In the 17th Century the house at Centraro was home to Baron Falcone. It is with the inevitable twinkle in her eye that Claudia describes the way in which the Baron came to his property, which might well have exceeded the 44 hectares in which the modern hotel stands. Clearly troublesome to the Norman rulers of Italy he was given a "Grace and Favour" settlement that kept him well away from them in what then must have been really wild country. He would have had his hands full maintaining law and order in the area around Centraro, watching his own back and too occupied to pose a threat to his benefactors.
There is no doubt that the hotel today is on an ancient Byzantine site and such is the care taken in its construction that it reflects the glory and splendour of that bygone age and sits comfortably in the magnificent grounds that surround it in its dominating position high over the craggy coast.
It was much later in the 1920s that the house first entered into the history of the Siniscalchi family and the modern history began. In 1923 Rosario completed his studies in Rome in Civil Engineering and his first assignment was the restoration of the house some miles from the village where he was born. He set about the work and the new house was built in the style of Coppede, an architect much in vogue in that period. Coppede was renowned for his elegant designs and adding style to classic traditions. The site high on the wooded slopes above the sea demanded a sympathetic eye to blend it comfortably into the surroundings and that is what Rosario Siniscalchi set out to achieve and the work he did then has been continued to the present time. That project was never completed but the house and its charm stayed on in Dr Siniscalchi's memory.
Almost 40 years on and Rosario, now at the peak of a successful career, had a family of his own - in particular a daughter who had followed in her father's academic footsteps and was completing her studies. In 1961 he sat with her and this conversation which she will never forget took place:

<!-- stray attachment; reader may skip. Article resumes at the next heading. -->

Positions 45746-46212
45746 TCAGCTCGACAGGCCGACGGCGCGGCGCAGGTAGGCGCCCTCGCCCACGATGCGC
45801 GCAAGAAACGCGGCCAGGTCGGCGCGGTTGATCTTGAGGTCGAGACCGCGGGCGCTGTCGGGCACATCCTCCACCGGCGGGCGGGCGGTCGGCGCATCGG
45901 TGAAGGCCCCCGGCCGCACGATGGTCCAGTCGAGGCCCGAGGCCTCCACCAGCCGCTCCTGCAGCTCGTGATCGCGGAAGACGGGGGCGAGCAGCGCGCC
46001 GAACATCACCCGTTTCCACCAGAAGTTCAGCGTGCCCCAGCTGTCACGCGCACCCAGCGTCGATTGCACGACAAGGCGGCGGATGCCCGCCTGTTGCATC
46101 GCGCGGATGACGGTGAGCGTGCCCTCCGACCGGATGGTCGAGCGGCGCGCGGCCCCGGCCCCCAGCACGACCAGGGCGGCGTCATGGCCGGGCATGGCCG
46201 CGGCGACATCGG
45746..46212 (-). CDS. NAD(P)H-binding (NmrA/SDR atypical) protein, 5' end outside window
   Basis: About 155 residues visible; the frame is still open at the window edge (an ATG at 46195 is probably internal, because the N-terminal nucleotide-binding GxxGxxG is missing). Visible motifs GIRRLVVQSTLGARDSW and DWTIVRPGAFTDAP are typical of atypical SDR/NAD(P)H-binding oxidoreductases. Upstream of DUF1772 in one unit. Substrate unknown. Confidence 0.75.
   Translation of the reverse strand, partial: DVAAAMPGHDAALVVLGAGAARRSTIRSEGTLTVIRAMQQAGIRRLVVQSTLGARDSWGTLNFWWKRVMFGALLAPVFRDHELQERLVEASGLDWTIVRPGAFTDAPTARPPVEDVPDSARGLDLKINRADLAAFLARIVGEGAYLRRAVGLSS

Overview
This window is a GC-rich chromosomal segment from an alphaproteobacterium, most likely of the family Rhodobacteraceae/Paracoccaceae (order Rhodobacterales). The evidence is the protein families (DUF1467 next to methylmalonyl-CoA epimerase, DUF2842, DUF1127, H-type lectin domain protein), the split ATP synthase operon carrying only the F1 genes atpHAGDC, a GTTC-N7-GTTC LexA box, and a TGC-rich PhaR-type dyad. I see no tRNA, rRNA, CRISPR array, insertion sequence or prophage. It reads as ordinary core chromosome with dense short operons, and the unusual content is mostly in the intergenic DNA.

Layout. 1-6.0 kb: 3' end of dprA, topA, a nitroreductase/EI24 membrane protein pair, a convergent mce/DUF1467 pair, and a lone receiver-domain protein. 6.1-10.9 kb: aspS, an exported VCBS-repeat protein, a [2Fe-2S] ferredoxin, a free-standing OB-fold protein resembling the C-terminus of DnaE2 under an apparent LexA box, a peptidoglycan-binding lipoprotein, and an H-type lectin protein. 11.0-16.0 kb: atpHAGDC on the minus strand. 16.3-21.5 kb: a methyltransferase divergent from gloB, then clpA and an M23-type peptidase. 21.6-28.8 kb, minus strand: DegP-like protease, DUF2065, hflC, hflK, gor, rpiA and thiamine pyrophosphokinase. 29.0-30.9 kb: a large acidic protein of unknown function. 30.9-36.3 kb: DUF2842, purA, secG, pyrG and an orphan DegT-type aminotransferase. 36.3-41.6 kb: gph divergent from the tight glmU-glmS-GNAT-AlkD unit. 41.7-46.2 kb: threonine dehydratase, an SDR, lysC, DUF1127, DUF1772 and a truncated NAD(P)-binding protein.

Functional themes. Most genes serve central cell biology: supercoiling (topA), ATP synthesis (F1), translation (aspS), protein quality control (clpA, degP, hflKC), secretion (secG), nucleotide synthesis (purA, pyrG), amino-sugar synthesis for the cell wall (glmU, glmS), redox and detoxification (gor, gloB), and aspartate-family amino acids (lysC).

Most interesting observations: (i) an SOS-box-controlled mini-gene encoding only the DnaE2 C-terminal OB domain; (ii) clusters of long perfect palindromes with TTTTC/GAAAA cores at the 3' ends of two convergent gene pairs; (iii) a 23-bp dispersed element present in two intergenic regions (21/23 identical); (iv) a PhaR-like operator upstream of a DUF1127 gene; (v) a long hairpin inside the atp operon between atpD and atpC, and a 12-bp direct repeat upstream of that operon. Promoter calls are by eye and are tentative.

"Claudia I am going to give you a present."
"Thank you father - what will it be?"
"I am going to give you a hotel!"
- with a wry smile!
"But what will I do with a hotel father...? "
- faint dismay perhaps?
The conversation developed and the grand plans for the Grand Hotel San Michele were laid. Claudia might well have been just as doubtful about the potential of a hotel in far off Centraro as her ownership of one. Calabria did not then have the infrastructure which would allow development of any of its natural resources and that most certainly would have made it an unlikely growth area in the tourist industry. But tourism was becoming an increasing contributor to the world economy. Italy - with its combination of beautiful coast and country combined with the magic of its chequered and history - well preserved in buildings and artefacts - was always in the forefront of travellers' ambitions.
Though Calabria has yet to earn the reputation as a holiday location of Italy's more glamorous regions the number of annual visitors is growing and at the Grand Hotel San Michele there is much more than simple half board accommodation in four-star hotel to delight and surprise the discerning guest.